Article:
A presidential election rocked by the impeachment of President Donald Trump. A little-known U.S. senator taking the reins from retiring Republican Johnny Isakson. Twin U.S. Senate contests and a sweep of competitive down-ticket races.
As 2020 dawns, Georgia faces another wild election year full of fascinating personalities and consequential debates.
Gov. Brian Kemp enters his second year in Georgia’s top job with a steep agenda – and a reputation on the line with Kelly Loeffler as his pick for the U.S. Senate. His top Democratic rival, Stacey Abrams, has positioned herself as a potential 2020 presidential running mate.
Republicans who showed a willingness to engage in partisan battles last year could hit the gas in 2020 to energize their base ahead of the election, or they could try to broaden their appeal to the center. Meanwhile, revved-up Democrats hope to consolidate their suburban gains and finally flip Georgia after a long stretch of futility.
Here are some of the biggest questions in Georgia politics that your Atlanta Journal-Constitution team will be watching this year:
Will Republicans hold the Georgia House?
After carving a blue path through Atlanta’s suburbs in 2018, Democrats are closer to recapturing the Georgia House than they have been in years. The party needs to flip at least 16 seats to gain control of the chamber – a lofty, but not impossible, goal.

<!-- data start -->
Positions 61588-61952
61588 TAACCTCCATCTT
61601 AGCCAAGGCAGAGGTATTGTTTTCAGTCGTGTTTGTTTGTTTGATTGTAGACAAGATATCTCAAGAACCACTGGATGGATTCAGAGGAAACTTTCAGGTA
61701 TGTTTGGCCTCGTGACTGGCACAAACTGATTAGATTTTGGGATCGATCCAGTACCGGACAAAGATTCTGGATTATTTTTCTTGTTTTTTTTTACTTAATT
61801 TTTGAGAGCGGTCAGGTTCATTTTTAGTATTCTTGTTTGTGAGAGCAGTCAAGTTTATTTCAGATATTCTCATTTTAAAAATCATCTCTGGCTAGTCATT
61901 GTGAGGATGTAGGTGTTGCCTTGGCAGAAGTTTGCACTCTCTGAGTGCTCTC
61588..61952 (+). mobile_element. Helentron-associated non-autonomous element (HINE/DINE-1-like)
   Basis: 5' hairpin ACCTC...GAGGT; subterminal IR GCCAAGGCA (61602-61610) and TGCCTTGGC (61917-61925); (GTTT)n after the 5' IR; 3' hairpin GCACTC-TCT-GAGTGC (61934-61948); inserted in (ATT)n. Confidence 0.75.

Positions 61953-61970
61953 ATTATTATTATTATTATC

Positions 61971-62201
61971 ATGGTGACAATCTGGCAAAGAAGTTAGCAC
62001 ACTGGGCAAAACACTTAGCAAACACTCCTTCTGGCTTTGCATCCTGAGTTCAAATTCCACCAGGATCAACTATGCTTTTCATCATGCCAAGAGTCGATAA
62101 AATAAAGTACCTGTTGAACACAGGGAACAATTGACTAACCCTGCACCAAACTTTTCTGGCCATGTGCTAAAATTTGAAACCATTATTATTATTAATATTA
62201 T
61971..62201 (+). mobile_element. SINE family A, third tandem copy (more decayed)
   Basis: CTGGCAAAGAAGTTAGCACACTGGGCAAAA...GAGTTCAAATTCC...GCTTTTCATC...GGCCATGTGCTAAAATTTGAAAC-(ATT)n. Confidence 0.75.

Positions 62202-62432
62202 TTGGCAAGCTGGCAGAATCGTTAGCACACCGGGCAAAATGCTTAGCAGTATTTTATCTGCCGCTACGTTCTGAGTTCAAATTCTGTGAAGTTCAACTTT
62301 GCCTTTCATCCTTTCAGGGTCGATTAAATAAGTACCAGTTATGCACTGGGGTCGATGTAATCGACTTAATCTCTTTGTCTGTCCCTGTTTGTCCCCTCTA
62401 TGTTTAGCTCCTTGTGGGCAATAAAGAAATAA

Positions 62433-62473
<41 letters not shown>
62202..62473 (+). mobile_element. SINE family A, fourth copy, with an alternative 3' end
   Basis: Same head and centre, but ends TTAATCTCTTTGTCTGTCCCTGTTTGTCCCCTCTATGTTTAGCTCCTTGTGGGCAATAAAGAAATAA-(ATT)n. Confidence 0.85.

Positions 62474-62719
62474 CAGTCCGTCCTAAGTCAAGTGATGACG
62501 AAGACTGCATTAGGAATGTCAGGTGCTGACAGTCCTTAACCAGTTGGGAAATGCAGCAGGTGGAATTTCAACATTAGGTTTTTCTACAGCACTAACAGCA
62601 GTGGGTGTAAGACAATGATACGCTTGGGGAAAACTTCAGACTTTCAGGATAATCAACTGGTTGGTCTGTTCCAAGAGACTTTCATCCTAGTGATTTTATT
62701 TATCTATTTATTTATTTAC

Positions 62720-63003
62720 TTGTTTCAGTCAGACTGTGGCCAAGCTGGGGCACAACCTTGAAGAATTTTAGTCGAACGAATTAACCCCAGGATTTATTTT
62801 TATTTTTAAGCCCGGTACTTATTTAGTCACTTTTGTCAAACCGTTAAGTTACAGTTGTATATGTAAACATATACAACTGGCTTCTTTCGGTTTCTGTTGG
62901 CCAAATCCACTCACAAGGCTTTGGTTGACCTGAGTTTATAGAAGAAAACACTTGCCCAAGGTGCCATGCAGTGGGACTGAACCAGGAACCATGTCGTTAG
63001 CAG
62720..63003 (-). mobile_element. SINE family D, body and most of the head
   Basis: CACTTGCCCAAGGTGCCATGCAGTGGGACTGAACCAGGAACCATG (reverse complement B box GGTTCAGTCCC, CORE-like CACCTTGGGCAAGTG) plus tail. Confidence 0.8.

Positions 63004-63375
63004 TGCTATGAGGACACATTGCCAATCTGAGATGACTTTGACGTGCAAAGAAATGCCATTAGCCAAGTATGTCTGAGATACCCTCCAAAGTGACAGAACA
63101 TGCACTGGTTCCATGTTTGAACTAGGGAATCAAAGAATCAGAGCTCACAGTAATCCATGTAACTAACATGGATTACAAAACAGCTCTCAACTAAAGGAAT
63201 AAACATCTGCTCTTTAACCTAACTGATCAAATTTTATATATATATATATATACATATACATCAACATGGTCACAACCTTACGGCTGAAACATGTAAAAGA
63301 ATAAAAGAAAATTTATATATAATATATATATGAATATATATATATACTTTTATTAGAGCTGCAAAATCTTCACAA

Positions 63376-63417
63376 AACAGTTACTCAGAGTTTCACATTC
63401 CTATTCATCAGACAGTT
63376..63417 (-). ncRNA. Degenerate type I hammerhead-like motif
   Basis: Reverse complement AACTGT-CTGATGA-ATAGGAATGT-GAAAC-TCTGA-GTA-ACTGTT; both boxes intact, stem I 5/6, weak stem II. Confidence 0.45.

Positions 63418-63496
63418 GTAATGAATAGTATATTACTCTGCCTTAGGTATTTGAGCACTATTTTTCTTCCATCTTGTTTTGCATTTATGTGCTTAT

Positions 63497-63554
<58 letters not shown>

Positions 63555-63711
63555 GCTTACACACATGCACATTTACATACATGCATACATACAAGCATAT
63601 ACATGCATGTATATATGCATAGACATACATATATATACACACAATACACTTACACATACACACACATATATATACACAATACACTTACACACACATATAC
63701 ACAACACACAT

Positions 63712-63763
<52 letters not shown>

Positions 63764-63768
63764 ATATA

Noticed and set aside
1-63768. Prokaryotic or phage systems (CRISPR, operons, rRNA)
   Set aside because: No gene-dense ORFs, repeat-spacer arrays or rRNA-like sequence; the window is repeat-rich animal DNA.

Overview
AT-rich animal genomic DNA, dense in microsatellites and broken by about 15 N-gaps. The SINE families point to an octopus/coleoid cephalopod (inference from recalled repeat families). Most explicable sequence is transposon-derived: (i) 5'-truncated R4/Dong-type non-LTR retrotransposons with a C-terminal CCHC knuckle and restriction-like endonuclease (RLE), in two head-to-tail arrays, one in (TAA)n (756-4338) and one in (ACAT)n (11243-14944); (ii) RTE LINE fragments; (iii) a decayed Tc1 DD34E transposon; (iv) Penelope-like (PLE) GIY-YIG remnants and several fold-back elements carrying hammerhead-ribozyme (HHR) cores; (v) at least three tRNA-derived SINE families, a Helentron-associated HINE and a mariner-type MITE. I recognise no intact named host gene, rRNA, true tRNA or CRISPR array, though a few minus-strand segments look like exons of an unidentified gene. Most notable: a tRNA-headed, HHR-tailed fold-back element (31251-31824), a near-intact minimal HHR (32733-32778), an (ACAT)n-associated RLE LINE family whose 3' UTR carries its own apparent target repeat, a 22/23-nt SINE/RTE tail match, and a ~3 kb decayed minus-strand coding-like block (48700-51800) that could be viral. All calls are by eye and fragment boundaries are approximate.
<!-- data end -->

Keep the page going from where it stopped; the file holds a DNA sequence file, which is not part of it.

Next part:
Democratic leaders hope to transform outrage over stiff new anti-abortion restrictions and frustration with Kemp and Trump into major gains at the ballot box. Republicans are confident that their conservative policies will keep Georgia in the GOP fold.
The battle over legislative control won’t garner as many headlines as other elections, but it could be the most consequential. It’s why both parties have pledged to spend millions of dollars in 2020 fighting over down-ticket races.
If Democrats take the chamber, they will secure a larger role in crafting policies and shaping the state budget with a GOP-controlled Senate and Republican governor. And they will have a seat at the table as lawmakers redraw Georgia’s political maps after the U.S. census in 2020.
Will Stacey Abrams emerge as a vice presidential contender?
Abrams managed to raise her national profile higher than ever in 2019, turning her narrow defeat to Kemp in 2018 into a springboard to bigger things.
In between, she expanded her Fair Fight voting rights group to 19 other states, launched a group aimed at an accurate U.S. census count and started a think tank to push liberal policies across the South.
After deciding not to run for the U.S. Senate in April, she’s still made it clear she has lofty political ambitions that might go beyond a 2022 rematch against Kemp.
By year’s end, headlines bubbled up every week mentioning her as a potential running mate to top Democratic White House hopefuls, and she was seen as a certainty to be on plenty of shortlists.
Even Abrams has marveled at the heights of her political celebrity, quipping to a crowd of Vanderbilt University students last year: “I’m a really good loser.”
How will Georgia's rollout of new voting machines go?
Georgia enters the new year with more scrutiny than ever into its voting system following the razor-thin contest between Kemp, who as secretary of state shaped Georgia’s voting policies, and Abrams, who accused the Republican of using his position to tilt the balance in his favor.